e_moon60 (e_moon60) wrote,
e_moon60
e_moon60

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80 Acres: New plant for the list, June 18

R- found a tall blooming plant Saturday, June 18, that he didn't recognize: a colony growing  in the creek woods, in the 'swamp' area, now very wet again.  There's a kind of "sandbar" (except it's not sand, but alluvial mix from flash floods including black clay)  that gets midday sun.  He found a colony of these, 4 feet and more tall, and pulled the shortest one to bring back and show me.  It was about four feet.  By the time it got back to the house, it was fairly limp, the main stalk actually broken.  I snipped it short enough to fit in a pitcher, hoping it would perk up.  Some of the pictures were taken shortly after that; over time it did regain turgor so this morning I set it outside for a bit and took more pictures.

lg-resize-Mystery-plant-drooping
Clearly Mint Family--square stem, opposite leaves, flower shape.
Now IDed as Teucrium canadense

The color appears pink in some lights, lavender in others; this image was taken in late afternoon.

Here's some flower detail taken in the same session.

lg-resize_Mystery-plant-6-18-flower-detail
Key to ID: stamens protruding through cleft in tiny upper lip of flower.

I started looking for ID with my old Peterson Field Guide to Wildflowers of North-eastern and North-central North America, Ajilvsgi's Wildflowers of Texas (and could not find my Peterson for Texas & the Southwest, which I didn't put back on the shelf the last time I used it (DUh!)  I've found the Peterson useful even when it's not this region, as this is a transitional region.  Looking there, I was leaning toward Stachys tenuifolia.  It was getting late, but even so I pulled out the monster, Correll and Johnston's Manual of the Vascular Plants of Texas and looked at the various Stachys entries...S. tenuifolia was listed for east fourth of Texas, which we aren't, but I've found eastern plants in various nooks and crannies here, esp. in the creek woods. (American elm, for one.)

This morning the cut end in the pitcher had soaked up even more water, and twisted its spike round to point at the window of the back door.  Many of the flowers had dropped, but it looks like more may open further up the spike.  I set it outside on a stump and took some more pictures, first of the entire plant, then the flowers, then the leaves.  I measured the leaves on the original stem, now very limp, as well.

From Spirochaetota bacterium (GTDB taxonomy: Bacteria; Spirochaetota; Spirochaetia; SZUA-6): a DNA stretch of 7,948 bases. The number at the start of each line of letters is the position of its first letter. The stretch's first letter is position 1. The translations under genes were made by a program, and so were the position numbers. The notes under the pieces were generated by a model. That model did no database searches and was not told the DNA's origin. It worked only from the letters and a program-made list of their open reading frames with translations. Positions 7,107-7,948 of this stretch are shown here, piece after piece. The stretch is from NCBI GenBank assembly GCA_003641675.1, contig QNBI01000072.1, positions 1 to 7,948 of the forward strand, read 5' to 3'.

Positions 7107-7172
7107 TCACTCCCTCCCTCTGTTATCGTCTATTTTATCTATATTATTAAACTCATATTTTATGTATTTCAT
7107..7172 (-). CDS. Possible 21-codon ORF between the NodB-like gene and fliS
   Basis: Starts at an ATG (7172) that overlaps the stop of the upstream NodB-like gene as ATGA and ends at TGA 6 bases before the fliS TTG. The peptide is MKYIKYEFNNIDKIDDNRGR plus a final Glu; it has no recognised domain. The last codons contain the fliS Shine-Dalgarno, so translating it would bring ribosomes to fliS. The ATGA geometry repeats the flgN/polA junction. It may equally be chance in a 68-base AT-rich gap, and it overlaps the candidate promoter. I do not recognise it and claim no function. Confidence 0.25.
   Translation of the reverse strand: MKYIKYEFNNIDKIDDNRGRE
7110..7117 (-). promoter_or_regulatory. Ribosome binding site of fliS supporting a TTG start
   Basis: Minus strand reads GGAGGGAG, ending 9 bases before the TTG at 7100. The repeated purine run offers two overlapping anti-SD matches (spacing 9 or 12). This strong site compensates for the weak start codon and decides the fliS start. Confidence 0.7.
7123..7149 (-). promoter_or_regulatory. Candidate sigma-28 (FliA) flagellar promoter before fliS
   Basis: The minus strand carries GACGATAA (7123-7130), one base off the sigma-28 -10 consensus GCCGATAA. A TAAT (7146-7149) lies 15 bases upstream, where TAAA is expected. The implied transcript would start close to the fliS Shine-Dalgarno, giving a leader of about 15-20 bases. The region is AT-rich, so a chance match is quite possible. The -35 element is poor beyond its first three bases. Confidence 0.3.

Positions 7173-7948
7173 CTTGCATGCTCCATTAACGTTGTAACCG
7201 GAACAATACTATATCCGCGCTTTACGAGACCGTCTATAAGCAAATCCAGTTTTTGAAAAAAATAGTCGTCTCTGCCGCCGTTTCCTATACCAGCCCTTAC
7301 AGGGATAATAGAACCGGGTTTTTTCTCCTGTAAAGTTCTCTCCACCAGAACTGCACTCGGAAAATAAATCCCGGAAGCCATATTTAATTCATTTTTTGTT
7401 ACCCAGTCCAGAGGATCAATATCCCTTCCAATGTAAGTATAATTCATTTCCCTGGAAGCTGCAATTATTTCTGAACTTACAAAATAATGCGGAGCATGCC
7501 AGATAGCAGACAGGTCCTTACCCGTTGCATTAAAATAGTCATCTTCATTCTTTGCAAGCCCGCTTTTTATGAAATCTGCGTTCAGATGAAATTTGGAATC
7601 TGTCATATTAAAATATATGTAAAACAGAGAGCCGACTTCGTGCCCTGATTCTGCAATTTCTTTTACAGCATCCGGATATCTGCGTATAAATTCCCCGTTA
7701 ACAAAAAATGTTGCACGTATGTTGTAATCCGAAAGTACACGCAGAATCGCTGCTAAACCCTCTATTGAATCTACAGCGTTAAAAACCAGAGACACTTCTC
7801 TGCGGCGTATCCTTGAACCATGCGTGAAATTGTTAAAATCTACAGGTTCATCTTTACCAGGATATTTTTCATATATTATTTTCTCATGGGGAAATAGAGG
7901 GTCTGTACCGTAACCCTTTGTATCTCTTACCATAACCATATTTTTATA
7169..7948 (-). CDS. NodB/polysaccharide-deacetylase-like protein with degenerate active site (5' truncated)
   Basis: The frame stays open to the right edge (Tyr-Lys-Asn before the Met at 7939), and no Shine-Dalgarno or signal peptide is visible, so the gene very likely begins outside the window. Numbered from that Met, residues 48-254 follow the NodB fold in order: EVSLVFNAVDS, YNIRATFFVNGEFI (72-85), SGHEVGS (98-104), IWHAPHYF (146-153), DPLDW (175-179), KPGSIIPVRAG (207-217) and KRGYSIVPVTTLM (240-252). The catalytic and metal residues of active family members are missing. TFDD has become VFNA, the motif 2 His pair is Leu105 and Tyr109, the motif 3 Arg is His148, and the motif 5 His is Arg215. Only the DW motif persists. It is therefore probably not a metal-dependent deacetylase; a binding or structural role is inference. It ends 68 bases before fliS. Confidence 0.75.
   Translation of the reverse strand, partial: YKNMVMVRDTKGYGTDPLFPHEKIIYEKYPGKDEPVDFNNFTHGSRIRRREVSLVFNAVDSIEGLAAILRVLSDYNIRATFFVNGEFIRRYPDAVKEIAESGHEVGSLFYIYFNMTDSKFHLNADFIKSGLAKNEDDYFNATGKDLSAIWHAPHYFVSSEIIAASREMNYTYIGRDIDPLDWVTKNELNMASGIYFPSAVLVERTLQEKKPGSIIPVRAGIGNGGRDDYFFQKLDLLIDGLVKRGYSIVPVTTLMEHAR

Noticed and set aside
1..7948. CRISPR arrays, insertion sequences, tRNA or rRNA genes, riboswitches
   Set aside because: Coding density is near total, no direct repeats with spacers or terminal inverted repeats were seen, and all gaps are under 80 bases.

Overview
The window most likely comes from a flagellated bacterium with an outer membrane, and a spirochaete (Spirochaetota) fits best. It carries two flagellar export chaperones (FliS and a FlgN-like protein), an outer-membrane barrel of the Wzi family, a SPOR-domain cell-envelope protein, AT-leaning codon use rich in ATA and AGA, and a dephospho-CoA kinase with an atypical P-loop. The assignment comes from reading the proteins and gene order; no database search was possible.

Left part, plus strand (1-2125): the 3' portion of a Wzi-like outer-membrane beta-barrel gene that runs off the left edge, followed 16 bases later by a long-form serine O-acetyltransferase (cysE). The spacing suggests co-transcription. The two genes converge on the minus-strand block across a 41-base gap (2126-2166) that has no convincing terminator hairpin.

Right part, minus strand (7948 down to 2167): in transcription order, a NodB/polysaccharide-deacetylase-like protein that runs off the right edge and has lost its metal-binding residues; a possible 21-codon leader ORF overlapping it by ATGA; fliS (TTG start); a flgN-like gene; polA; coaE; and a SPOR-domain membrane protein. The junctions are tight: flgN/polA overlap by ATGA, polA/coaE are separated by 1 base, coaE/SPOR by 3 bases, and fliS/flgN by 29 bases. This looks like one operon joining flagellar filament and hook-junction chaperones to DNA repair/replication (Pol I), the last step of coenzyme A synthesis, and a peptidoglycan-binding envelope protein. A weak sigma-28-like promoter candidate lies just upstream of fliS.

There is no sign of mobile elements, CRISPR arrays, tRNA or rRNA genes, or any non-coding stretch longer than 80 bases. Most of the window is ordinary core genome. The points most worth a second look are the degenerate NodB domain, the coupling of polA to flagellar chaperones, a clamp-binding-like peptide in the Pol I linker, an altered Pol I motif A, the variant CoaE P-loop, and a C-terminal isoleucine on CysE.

lg-resize_Mystery-plant-6-19-rehydrated
All three stems with buds are now more upright (the "side" ones completely so)
lg-resize_Mystery-plant-6-19-flower-detail
Flower detail showing stages of bloom

lg-resize_Mystery-plant-6-19-leave
Leaves are lanceolate, toothed, slightly rough.  Down the stem they're 3.25 inches long plus a 0.5 inch petiole. One
leaf (lower right) clearly shows the petiole.

This morning, I tried to look up this and possibly related plants on the National Wildflower Research Center's database of plants.  There's not an easy way to do a side-by-side comparison of closely related species, and the information needed for working up an ID isn't always in the plant description (missing for many plants, including the tall ones like this, is height.  There's generally less information than in a field guide.)  Anyway, going to bed I'd been happily thinking S. tenuifolia, but the images at the Wildflower Center and the references they gave suggested that that plant had more brightly colored flowers, and more obvious on the stalk, than the one we have here.  So I went back to Correll & Johnston, but....uncertainty still there.

Need a solid ID to put this plant on the 80-Acres list.   And of course I'd like to know how close I came to the right ID.


Tags: id, native plants, wildflowers
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